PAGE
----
One hears a lot of talk about the notion of “the state of exception” due largely (as for as I can tell) to a resurgence of interest in the writing of Carl Schmitt.  Given the ways  in which it is frequently employed, I wasn’t sure how much I was going to get from this book by Agamben, but I’m very glad I read it.  For some time I’ve been thinking that the next piece of writing I want to do is a more detailed study of Paul, the Law, and the anarchy of grace (continuing the trend of those who read Paul’s references to “the Law” as including reference to the Laws of society and not just some sort of Jewish religious Law) and texts like this one are very relevant.

One of the things I found interesting as I was reading this book is thinking about the ways in which anarchism differs from the Law.  Of course, anarchists are in/famous for rejecting the Law but, given that the Law itself is based upon the state of exception, I was wondering if it is the anarchists who are actually the true legalists.  This may be so in some ways…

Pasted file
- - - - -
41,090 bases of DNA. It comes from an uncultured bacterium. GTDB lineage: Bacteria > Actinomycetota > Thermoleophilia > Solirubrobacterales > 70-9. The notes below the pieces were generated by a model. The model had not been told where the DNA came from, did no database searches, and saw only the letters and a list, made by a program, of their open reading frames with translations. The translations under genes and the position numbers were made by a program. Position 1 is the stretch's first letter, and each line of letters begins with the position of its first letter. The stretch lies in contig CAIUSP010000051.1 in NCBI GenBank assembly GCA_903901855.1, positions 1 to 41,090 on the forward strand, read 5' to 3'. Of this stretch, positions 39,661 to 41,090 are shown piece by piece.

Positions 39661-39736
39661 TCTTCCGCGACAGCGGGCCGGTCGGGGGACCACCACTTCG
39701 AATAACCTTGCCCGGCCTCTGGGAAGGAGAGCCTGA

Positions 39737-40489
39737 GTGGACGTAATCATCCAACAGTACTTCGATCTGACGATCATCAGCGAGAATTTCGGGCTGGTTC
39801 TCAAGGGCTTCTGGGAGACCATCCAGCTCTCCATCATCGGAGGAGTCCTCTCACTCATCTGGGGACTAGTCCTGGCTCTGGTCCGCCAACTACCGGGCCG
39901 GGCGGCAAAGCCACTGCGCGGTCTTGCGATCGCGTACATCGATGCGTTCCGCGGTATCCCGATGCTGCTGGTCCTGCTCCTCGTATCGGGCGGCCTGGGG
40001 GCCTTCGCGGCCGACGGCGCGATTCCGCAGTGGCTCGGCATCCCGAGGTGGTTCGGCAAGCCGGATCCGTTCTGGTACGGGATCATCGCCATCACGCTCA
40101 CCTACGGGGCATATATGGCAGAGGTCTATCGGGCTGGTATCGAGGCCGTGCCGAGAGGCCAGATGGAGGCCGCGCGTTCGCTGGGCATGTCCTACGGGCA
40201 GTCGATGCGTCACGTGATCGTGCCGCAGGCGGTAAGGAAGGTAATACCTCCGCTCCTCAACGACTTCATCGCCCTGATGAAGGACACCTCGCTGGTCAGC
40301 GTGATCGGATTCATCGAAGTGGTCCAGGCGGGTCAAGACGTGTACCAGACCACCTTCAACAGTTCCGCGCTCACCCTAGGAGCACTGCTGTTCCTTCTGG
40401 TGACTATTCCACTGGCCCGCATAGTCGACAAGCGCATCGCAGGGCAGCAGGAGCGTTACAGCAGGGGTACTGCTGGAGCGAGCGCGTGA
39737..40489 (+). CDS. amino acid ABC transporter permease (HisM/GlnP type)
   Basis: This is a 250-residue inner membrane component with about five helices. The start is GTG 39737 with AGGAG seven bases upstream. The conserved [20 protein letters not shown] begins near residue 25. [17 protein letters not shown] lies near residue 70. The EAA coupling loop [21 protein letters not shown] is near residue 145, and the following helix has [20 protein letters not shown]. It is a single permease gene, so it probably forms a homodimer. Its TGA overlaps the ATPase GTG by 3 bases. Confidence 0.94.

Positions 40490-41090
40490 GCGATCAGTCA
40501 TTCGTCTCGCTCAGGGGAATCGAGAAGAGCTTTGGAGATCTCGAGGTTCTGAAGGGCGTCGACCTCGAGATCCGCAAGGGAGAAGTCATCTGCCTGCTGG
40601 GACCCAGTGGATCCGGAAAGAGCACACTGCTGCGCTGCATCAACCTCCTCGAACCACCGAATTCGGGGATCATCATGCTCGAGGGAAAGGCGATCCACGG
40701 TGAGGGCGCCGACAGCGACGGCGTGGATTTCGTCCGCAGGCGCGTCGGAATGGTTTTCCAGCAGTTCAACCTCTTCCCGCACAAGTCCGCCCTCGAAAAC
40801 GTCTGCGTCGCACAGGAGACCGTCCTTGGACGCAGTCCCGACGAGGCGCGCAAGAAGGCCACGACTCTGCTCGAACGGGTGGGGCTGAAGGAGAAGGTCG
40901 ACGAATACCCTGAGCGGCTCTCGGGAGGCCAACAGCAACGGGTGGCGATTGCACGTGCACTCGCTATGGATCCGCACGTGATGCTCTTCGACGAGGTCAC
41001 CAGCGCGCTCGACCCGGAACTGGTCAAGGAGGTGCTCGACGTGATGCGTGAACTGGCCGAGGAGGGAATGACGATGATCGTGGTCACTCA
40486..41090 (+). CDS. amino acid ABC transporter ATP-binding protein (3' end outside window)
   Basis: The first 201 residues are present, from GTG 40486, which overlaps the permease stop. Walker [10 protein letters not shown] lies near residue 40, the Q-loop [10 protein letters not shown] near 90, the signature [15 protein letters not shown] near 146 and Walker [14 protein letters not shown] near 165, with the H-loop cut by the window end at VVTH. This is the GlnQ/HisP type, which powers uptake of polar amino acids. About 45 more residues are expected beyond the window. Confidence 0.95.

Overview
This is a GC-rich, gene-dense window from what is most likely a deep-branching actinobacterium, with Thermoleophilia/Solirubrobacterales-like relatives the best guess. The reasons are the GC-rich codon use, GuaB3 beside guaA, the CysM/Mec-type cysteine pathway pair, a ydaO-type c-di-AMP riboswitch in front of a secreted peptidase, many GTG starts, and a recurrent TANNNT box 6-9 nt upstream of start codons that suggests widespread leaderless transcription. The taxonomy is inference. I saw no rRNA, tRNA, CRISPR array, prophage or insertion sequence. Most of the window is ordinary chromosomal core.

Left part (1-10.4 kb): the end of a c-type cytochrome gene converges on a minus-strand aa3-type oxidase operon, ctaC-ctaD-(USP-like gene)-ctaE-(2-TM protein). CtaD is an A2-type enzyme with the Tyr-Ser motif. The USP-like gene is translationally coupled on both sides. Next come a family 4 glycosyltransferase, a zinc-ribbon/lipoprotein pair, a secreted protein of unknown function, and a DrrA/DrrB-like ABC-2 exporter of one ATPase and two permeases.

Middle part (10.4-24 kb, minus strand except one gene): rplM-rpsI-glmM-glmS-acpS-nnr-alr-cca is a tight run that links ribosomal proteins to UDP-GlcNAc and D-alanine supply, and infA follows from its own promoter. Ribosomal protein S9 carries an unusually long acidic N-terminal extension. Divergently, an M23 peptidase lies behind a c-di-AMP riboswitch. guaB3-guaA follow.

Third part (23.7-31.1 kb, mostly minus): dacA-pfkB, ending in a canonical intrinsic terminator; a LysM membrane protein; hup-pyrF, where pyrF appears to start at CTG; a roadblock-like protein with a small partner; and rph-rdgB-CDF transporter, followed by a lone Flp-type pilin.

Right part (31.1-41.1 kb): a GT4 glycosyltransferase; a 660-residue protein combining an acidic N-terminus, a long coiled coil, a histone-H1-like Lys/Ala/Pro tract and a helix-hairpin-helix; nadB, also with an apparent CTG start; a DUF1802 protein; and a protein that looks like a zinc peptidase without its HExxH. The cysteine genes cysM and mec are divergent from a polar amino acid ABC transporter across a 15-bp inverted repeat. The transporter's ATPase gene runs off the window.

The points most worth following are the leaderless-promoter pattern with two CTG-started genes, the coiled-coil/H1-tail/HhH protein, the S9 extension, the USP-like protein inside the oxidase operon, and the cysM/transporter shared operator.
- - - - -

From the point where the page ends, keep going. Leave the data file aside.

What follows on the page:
Anyway, this is recommended reading.

3. Zettel by Ludwig Wittgenstein.

I should confess that I often find Wittgenstein more difficult to understand than other philosophers.  Perhaps this is because I’m reading truncated pieces from journals that were never published in his lifetime, perhaps it’s because he really is harder to understand (although I wonder about that since I’m working through Being and Time write now and feel that I understand it better than this collection…), perhaps it’s because he really isn’t going on about anything all that fascinating in this text.  I’m undecided.  I do believe that Wittgenstein has played a significant role in my own development — in my understanding of language and in my own thoughts on meaning — but I can’t say that this particular text moved me very much.